Brazil gang robs Air Force armory
Arsenal found in shantytown
Monday, May 3, 2004 Posted: 6:01 PM EDT (2201 GMT)
A guard secures the gate at a Rio air force armory after a van with assault rifles was stolen Monday.
RIO DE JANEIRO, Brazil (Reuters) -- Armed men stole a van with assault rifles from a Brazilian Air Force armory on Monday in Rio de Janeiro and police found anti-tank rockets in a slum -- fresh signs that the city's drug gangs are expanding their arsenal and firepower.
The events occurred two weeks after police discovered an arsenal in another shantytown in the crime-ridden city that surprised even hard-boiled Rio violence experts as it contained eight Belgium-made land mines and more than 100 grenades.
The finds underscored the drug gangs' increasing firepower and sophistication at a time when authorities are struggling to crack down on their trade and the government is considering sending army troops into the city.
U.S.-made M72A2 anti-tank rocket launchers, two of which police found on Monday, can pierce more than 30 cm (1 foot) of armor, which makes even army tanks vulnerable to gangsters' fire. Armored vehicles used by police can be pierced by bullets from heavy machine guns that some gangs also have, police say.
Police found the disposable launchers along with 10 assault rifles, five grenades and plenty of ammunition in an improvised armory of the local drug lord inside the Vila Vintem slum. Nobody was arrested as bandits had fled the shanty town.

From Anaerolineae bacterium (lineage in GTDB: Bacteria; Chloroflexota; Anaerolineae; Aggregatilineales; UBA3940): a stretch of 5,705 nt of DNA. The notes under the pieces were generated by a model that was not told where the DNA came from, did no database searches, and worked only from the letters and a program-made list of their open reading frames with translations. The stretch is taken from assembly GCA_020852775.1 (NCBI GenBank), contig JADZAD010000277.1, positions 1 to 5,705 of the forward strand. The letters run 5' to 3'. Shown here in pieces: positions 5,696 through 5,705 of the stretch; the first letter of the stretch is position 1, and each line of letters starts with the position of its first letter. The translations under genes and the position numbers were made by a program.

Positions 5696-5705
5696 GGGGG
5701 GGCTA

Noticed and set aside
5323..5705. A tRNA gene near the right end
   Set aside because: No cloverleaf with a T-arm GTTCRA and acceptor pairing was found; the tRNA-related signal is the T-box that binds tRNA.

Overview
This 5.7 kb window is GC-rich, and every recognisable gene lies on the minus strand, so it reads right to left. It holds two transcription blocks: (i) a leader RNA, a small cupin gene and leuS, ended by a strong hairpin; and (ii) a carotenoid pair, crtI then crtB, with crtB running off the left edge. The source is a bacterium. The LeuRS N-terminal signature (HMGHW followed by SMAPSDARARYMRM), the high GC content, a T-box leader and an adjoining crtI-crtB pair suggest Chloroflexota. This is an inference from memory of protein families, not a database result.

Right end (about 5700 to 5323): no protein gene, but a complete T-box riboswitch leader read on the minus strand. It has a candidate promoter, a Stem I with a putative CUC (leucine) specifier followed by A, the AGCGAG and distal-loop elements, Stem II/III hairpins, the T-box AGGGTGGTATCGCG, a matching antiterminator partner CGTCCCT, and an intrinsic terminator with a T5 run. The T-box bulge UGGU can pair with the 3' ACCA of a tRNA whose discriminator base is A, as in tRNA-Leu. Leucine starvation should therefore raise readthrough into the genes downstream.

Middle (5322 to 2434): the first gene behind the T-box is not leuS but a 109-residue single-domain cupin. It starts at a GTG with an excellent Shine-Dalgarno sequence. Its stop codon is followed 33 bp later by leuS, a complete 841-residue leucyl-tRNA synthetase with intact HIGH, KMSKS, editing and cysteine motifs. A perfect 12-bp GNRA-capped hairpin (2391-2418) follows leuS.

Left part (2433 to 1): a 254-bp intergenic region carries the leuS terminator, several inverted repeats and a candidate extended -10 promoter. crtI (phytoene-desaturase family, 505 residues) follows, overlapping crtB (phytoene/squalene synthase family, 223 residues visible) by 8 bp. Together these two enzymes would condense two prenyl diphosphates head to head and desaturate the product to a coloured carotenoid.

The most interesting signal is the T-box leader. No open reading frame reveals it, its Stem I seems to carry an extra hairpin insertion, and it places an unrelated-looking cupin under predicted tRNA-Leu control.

Stolen from armories?
Police investigator Reginaldo Vall Lloveras told Reuters the rockets and some of the assault rifles had apparently been smuggled into Brazil, but other weapons are used exclusively by the Brazilian army and could have been stolen from armories.
Police believe the grenades found two weeks ago were originally in the possession of the Air Force as well.
"This is not the first time this has happened in Rio," a police officer who asked not to be named said, referring to the armory heist. "The (armories) have been a frequent target of criminals and the drug dealers in Rio are arming themselves more each time."
He said five gunmen overpowered three soldiers on guard at the armory and took two others hostage after stealing guns, ammunition and bullet-proof jackets. The two soldiers were later released unharmed.
The Air Force issued a statement later saying 22 assault rifles and one automatic pistol had been stolen. It has in the past denied any disappearance of grenades from its stocks.
Gen. Jose Rosalvo Leitao de Almeida, head of arms control at the Brazilian Army, told Reuters last week the military were exercising strict control over weapons and said armory heists were rare, blaming most of illegal arms trade on smuggling.
The Brazilian government is mulling whether to send 4,000 federal troops to Rio to help police safeguard the city, which has become as famous for its crime as its scenic beaches.
Last month, police special forces occupied Rio's largest hillside slum, Rocinha, to put an end to a turf war between rival drug gangs there. At least 13 people died in the fighting, schools were shut and many people fled their homes.